Stay focused at all times. With all the distractions that drivers have, it’s more important than ever to keep your eyes constantly on the road. Turn off your phone, don’t fumble with that cup of coffee that spilled, don’t try to change that CD that just ended! Every instant you take your eyes off the road is an instant that could cause a serious accident!

By being alert and focused while driving this winter, you’ll be safer and so will the drivers around you.

Thursday, September 18, 2014

How to Choose an Auto Insurance Deductible

When quoting auto insurance for clients, we frequently discuss how to choose the right deductible.  We'd like to take a few minutes to share this information here on our blog, too!

A deductible is the amount you pay out of pocket when you have a claim.  For example, if you have a $500 collision deductible and have an accident, then you would pay $500 towards repairing your vehicle and insurance would cover the rest.

The deductible you choose directly relates to the amount of money you spend on premiums each month. The higher the deductible ($250, $500, $1000), the lower your monthly premium cost. 

So how do you choose?  Cheaper premiums or lower out-of-pocket expense?

First, look at your emergency savings. Do you have enough cash available to cover a higher deductible if you had to pay it if you had an accident? If the answer is no, then you’re better off paying a little more each month to avoid a big deductible.

Compare the cost savings. When your SAV-ON agent runs a quote, they can show you several different options. Ask your agent to run the premium based on several different deductibles so you can see the actual dollar cost savings. Then figure if the dollar savings is enough to offset any deductible you might face.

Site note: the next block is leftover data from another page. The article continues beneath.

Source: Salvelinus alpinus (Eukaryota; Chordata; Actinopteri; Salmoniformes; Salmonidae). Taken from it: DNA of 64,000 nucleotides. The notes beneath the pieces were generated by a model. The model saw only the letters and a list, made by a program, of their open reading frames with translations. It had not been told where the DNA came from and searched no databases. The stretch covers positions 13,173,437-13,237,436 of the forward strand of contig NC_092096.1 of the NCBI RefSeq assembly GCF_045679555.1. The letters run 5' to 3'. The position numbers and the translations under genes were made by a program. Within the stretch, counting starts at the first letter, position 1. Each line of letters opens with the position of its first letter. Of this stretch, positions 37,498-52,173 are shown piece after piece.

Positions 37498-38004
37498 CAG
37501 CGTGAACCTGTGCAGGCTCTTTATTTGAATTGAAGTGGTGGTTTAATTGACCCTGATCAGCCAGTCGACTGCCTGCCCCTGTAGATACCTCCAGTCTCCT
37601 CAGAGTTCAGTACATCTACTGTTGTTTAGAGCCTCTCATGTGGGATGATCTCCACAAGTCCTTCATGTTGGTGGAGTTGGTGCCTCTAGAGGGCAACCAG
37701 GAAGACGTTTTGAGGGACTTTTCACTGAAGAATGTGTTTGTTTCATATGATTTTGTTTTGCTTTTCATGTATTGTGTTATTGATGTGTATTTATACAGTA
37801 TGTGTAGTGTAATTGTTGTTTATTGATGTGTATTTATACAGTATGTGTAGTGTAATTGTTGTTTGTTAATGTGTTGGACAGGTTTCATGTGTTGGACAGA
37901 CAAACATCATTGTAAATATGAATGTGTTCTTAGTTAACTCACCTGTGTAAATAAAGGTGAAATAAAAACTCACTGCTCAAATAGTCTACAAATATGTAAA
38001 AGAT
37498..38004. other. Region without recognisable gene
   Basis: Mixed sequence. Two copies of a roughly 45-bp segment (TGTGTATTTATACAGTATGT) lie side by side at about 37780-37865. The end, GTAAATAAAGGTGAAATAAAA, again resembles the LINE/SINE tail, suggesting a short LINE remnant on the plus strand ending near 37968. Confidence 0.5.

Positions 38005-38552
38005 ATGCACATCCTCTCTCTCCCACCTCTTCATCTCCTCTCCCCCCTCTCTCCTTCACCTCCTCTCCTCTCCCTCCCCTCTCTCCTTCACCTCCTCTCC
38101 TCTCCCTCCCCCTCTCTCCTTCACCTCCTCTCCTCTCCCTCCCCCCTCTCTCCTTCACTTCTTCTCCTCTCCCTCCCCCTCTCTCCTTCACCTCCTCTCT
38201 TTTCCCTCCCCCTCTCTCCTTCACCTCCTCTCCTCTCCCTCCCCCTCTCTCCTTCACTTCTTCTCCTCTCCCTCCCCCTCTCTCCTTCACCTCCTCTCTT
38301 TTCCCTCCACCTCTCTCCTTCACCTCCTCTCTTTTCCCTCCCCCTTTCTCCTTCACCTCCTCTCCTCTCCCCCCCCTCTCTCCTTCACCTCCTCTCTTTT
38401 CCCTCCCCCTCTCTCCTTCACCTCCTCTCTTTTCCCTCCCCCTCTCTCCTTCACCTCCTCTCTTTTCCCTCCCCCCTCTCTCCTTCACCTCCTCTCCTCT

You can always change your mind. If you’re short on cash now, but know you could afford more out of pocket next year, you can always change your deductible at that time. Keep your deductible in a comfortable range and you’ll always be well protected! 

Call us at 888-867-2866 for more information and a personalized quote It's free!

Monday, August 18, 2014

How Long Does an Accident Stay on Your Record?

We get this question a lot. Tickets and accidents can cause expensive spikes in your car insurance rates and no one wants that.

The good news is that the higher premiums eventually drop off and your rate will go back down -- as long as you avoid any further trouble or accidents. The bad news is that it typically takes 3 years for that to happen.

If you get a traffic ticket, you may be able to avoid having a surcharge on your policy by taking a defensive driving course and getting the ticket removed from your record. This will depend on your past record and what the court offers, but it is a good option, since it will keep your rates from skyrocketing.

If your rates do go up, make sure you are taking advantage of all other discounts to offset the increase.  Bring all of your insurance to SAV-ON Insurance so you take advantage of our multi-policy discounts. Raise your deductible for awhile so you pay more out-of-pocket if you have an accident, get a lower monthly rate.

Have questions?  We're always available to help!  Just give us a call at 888-867-2866 and schedule a free review to see what is available and how we can keep your rates manageable even after an accident.

Thursday, July 17, 2014

Are You Driving a Used Vehicle That Isn’t Safe?

The Insurance Institute for Highway Safety (IIHS) has just released figures showing that many teen drivers are behind the wheel of vehicles that don’t offer good crash protection and lack important safety features. To help guide parents and teens to safer choices, it has compiled a first-ever list of recommended used vehicles for teens.

There are two tiers of recommended vehicles with options at different pricing areas, from less than $5,000 to nearly $20,000.